6 But when Paul perceived that one part were Sadducees and the other Pharisees, he cried out in the council, “Men and brethren, I am a Pharisee, the son of a Pharisee; concerning the hope and resurrection of the dead I am being judged!”
7 And when he had said this, a dissension arose between the Pharisees and the Sadducees; and the assembly was divided.
8 For Sadducees say that there is no resurrection—and no angel or spirit; but the Pharisees confess both.
9 Then there arose a loud outcry. And the scribes of the Pharisees’ party arose and protested, saying, “We find no evil in this man; but if a spirit or an angel has spoken to him, let us not fight against God.”
10 Now when there arose a great dissension, the commander, fearing lest Paul might be pulled to pieces by them, commanded the soldiers to go down and take him by force from among them, and bring him into the barracks.
11 But the following night the Lord stood by him and said, “Be of good cheer, Paul; for as you have testified for Me in Jerusalem, so you must also bear witness at Rome.”
cried out (v.6) = lit. “continued crying out” — Paul later seems to have regretted this (Acts 24:20-21).
a Pharisee, a son of a Pharisee (v.6) — In Philippians 3:4-8, Paul calls these things “dung.”
The next utterance of the apostle is still more strange. Once again he adresses the council as men and brethren. Then he cried “I am a Pharisee, the son of a Pharisee; of the hope and resurrection of the dead I am called in question.” This is the third claim he makes and it shows how far he had drifted. He had claimed being a Jew, then had peladed his Roman citizenship, and now before the council, he reminds them that he is a Pharisee and the son of a Pharisee. Later from his Roman prison he wrote to the Philippians that he counted this all as dung. He had done so before. Here no doubt is a relapse. — The Acts of the Apostles, by Arno C. Gaebelein, page 382.
scribes (v9) — expounders and teachers of Jewish law, mostly belonging to the Pharisees’ party. They were concerned with the letter of the law as well as rituals and traditions.
a spirit or an angel (v.9) — They wouldn’t admit that Paul saw the risen Christ.
The circumcision apostles and the multitudes of Jewish believers at Jerusalem had for years believed and proclaimed the resurrection of Christ, yet the unbelieving Jews, even now, tolerated them. Why this great outcry against Paul. It was because he had, by revelation, preached the resurrection of “the Seed of David” in a new light as the basis for a proclamation of freedom from the law and salvation by grace to Jew and Gentile alike (see 2 Timothy 2:7-9; Romans 4:22-25; 10:9, etc.). This was what they so bitterly opposed. — Acts Dispensationally Considered, by C.R. Stam, page 71.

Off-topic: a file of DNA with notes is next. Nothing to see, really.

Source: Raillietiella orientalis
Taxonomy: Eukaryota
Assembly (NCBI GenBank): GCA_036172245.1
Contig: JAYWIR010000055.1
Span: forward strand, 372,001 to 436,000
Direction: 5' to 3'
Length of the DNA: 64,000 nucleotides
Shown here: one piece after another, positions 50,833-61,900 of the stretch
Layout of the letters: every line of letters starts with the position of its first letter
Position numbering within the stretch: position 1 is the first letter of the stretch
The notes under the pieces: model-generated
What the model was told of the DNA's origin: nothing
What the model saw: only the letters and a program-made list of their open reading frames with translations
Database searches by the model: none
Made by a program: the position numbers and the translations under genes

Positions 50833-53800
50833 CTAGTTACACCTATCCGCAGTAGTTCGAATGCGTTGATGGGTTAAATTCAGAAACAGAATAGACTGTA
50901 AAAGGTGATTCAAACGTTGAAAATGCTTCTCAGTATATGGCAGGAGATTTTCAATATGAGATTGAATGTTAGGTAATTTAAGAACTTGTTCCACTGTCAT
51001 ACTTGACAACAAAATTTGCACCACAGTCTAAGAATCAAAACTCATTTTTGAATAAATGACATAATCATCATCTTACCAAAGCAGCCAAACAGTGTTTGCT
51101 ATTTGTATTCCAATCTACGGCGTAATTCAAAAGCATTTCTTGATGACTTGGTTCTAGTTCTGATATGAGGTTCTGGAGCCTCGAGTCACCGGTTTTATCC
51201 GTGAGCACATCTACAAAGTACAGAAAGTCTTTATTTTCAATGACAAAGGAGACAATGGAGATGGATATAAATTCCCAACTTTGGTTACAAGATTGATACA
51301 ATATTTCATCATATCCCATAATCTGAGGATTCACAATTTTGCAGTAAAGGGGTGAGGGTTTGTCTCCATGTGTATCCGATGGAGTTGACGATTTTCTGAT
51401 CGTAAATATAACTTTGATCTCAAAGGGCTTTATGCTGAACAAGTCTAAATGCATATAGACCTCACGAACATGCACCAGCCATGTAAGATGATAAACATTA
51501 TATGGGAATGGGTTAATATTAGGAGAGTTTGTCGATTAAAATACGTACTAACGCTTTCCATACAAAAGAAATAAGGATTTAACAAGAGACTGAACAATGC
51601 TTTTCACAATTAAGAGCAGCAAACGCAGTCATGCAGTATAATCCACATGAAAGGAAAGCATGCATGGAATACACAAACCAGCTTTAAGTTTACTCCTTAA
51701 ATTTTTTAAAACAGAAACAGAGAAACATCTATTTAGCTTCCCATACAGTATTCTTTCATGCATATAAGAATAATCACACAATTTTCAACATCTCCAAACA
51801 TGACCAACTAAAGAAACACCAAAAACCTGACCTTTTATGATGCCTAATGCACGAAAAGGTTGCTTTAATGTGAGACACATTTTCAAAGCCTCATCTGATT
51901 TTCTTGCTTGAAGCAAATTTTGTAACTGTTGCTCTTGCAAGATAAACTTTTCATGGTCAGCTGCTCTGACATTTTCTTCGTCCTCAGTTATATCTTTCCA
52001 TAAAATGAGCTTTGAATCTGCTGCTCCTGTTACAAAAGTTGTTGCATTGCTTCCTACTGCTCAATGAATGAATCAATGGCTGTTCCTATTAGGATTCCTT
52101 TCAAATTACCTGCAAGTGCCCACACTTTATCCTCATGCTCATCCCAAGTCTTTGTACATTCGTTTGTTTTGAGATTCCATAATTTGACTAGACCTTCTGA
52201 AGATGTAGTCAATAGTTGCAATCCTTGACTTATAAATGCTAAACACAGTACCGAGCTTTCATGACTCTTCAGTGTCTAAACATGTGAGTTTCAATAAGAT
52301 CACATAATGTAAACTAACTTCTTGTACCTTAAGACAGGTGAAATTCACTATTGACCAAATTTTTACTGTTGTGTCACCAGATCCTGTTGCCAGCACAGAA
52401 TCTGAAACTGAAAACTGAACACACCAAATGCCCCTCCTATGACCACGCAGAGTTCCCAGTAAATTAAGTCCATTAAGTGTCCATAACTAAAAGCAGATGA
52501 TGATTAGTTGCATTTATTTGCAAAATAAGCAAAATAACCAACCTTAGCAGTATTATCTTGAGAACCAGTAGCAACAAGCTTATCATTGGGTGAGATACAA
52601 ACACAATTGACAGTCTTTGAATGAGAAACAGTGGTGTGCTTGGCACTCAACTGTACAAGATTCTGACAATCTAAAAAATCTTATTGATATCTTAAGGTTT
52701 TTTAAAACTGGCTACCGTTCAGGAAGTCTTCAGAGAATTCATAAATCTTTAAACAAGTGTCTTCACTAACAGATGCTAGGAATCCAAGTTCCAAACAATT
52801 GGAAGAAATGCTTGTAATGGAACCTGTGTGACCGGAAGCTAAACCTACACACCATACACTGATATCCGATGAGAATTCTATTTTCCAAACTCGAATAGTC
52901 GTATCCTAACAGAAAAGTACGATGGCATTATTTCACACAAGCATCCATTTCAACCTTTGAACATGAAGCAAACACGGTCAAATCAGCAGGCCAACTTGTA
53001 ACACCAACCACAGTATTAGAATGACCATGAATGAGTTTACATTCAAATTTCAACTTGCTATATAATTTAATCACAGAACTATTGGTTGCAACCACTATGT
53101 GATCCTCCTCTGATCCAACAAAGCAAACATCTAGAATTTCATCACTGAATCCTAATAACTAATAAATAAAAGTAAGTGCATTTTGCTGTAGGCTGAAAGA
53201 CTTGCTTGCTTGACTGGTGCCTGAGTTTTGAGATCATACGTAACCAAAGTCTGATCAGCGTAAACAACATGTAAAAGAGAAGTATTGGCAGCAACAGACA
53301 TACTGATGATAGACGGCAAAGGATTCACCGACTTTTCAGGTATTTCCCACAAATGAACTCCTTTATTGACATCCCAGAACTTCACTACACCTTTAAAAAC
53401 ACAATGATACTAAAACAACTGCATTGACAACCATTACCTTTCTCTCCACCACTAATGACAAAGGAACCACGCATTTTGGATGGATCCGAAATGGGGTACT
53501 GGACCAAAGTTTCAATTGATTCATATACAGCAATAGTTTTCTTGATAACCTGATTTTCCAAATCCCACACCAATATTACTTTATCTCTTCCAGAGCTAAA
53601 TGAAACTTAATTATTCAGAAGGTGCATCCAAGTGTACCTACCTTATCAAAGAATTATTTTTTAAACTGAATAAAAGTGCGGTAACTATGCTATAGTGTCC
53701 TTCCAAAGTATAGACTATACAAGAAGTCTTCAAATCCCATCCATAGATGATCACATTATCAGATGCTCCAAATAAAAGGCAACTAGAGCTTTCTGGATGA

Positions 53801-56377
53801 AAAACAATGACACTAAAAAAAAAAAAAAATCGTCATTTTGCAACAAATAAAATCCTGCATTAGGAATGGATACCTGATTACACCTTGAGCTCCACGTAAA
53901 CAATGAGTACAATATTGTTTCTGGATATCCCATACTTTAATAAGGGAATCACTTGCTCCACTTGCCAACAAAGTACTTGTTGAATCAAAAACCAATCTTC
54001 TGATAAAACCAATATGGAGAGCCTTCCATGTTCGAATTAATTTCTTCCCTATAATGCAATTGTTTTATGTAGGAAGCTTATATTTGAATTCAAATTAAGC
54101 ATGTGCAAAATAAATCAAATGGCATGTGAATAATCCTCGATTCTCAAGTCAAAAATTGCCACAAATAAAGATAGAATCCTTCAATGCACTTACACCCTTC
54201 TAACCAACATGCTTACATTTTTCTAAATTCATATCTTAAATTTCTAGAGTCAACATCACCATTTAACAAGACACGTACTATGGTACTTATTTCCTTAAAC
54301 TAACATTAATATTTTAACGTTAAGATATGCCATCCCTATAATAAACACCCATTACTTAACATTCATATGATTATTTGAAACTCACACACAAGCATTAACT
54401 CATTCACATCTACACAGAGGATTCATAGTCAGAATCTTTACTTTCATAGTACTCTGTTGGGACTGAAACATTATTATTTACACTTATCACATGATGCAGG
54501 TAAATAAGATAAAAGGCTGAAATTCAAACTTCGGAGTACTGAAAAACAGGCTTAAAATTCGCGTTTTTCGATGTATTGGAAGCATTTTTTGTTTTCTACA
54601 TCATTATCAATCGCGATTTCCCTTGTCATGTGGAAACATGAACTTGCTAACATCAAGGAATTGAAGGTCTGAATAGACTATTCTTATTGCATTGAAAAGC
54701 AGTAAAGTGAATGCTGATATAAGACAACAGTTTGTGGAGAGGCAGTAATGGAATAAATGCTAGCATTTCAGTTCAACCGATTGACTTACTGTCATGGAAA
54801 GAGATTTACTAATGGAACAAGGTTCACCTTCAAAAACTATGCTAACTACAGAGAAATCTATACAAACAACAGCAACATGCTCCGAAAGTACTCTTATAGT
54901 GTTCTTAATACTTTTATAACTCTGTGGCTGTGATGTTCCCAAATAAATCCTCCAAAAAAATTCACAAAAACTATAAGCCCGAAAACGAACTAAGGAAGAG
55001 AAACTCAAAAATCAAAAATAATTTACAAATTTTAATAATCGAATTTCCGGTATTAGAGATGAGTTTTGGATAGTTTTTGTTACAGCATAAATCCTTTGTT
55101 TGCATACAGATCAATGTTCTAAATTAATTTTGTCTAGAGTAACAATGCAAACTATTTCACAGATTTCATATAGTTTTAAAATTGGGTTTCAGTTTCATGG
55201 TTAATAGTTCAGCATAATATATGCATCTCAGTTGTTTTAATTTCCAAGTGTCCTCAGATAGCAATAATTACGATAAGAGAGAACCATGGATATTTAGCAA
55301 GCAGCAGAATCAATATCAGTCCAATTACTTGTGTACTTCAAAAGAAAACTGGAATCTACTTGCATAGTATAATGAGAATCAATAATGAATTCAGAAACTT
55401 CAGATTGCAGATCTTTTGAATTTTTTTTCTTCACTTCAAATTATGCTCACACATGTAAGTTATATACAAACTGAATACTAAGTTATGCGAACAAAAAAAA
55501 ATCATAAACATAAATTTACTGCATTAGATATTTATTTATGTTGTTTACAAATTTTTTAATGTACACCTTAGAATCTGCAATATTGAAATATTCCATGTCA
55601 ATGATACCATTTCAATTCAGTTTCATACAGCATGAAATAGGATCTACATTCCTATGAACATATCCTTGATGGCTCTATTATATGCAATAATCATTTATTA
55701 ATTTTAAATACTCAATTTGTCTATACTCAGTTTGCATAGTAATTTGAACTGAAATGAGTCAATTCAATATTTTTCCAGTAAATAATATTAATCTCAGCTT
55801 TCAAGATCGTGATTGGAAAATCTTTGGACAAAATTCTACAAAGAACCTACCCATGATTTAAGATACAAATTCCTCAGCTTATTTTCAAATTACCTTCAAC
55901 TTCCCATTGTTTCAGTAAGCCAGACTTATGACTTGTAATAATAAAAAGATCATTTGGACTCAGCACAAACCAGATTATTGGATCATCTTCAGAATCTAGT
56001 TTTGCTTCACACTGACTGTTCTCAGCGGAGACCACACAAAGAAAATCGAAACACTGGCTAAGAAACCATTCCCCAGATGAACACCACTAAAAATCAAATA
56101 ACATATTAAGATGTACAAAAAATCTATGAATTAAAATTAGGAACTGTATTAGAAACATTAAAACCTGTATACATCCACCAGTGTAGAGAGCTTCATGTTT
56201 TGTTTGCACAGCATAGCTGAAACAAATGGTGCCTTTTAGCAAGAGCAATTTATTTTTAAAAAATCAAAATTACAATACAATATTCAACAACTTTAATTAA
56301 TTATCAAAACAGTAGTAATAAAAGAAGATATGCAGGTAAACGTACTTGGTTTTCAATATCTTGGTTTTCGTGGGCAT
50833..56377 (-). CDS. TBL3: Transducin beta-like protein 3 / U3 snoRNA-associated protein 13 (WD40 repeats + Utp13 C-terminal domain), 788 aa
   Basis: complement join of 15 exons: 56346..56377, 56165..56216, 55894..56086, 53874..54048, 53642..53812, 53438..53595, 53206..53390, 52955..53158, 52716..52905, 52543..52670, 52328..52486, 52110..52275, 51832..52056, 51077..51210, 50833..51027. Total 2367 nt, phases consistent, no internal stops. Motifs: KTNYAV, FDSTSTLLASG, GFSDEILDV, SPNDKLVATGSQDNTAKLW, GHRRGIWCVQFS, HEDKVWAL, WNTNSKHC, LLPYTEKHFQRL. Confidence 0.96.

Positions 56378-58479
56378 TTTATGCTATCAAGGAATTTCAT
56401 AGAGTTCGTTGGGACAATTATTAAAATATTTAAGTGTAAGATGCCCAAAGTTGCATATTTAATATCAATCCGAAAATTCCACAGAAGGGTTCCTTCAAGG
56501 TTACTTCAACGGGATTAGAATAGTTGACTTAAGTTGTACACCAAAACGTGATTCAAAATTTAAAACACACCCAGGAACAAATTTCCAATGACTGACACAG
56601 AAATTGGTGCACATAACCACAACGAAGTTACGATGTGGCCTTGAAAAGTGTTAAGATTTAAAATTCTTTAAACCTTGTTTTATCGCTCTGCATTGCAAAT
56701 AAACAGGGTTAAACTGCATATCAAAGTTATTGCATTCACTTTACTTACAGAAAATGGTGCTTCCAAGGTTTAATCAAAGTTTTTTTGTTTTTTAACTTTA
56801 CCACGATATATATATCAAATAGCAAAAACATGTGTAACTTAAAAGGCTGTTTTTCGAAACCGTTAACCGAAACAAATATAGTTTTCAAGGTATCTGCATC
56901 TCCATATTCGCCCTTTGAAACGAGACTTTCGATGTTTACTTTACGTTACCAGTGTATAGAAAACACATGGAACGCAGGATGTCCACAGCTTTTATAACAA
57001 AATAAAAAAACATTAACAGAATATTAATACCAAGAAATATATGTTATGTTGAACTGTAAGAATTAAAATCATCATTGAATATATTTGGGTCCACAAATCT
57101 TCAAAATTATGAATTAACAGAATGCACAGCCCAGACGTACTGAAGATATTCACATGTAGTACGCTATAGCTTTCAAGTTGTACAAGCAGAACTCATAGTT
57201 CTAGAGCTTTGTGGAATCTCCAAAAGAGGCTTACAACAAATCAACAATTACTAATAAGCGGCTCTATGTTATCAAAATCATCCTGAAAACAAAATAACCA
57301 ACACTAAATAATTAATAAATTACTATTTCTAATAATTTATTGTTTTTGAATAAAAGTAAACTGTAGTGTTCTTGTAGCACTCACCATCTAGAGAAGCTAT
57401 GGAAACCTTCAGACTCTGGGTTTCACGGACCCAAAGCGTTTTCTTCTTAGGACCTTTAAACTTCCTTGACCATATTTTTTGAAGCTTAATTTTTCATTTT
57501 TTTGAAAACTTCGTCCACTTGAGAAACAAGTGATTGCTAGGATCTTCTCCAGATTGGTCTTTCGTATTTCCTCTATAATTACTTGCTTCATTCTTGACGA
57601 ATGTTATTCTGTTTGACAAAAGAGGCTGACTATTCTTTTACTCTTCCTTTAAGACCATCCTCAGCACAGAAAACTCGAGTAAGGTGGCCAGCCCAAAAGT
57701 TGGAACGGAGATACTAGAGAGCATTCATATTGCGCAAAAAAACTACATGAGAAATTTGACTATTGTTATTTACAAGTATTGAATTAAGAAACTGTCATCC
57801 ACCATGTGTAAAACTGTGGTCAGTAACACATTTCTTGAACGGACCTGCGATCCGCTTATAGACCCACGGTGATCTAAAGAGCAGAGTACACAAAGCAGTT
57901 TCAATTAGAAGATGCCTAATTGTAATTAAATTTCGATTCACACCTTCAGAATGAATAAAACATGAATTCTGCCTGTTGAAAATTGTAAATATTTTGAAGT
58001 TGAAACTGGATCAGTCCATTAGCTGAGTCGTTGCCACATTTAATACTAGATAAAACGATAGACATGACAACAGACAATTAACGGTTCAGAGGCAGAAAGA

I can’t help wondering if Paul was totally discouraged with himself. He’d been told not to go to Jerusalem by the Holy Spirit, but he’d gone anyway because of his zeal for reaching the Jews. He’d been talked, by James, into participating in a law ceremony which was contrary to everything he’s written in Galatians, but he’d done it because of his Zeal for the Jews. And now he was beaten and imprisoned and hated; his ministry was in serious danger; his desire to go to Rome evidently thwarted. His discouragement and frustration had caused him to speak out against the high priest and to appeal to his former position as a Pharisee, both of which he had to feel were mistakes.
But Paul served a God of grace. In the darkness of his cell, the Lord appeared and told him to cheer up. The Lord was with him and would allow him to continue his ministry. It wasn’t as a prisoner that Paul expected to go to Rome, but as a prisoner, he would be a witness for the Lord.
This is not the only crisis in which Paul was given supernatural encouragement. He had been thus sustained in the dangerous days at Corinth (Acts 18:9-10) and would be again in the fearful storm on the way to Rome (Acts 27:22-24) and at his first appearance before Caesar (2 Timothy 4:16-17). — Stam, page 73.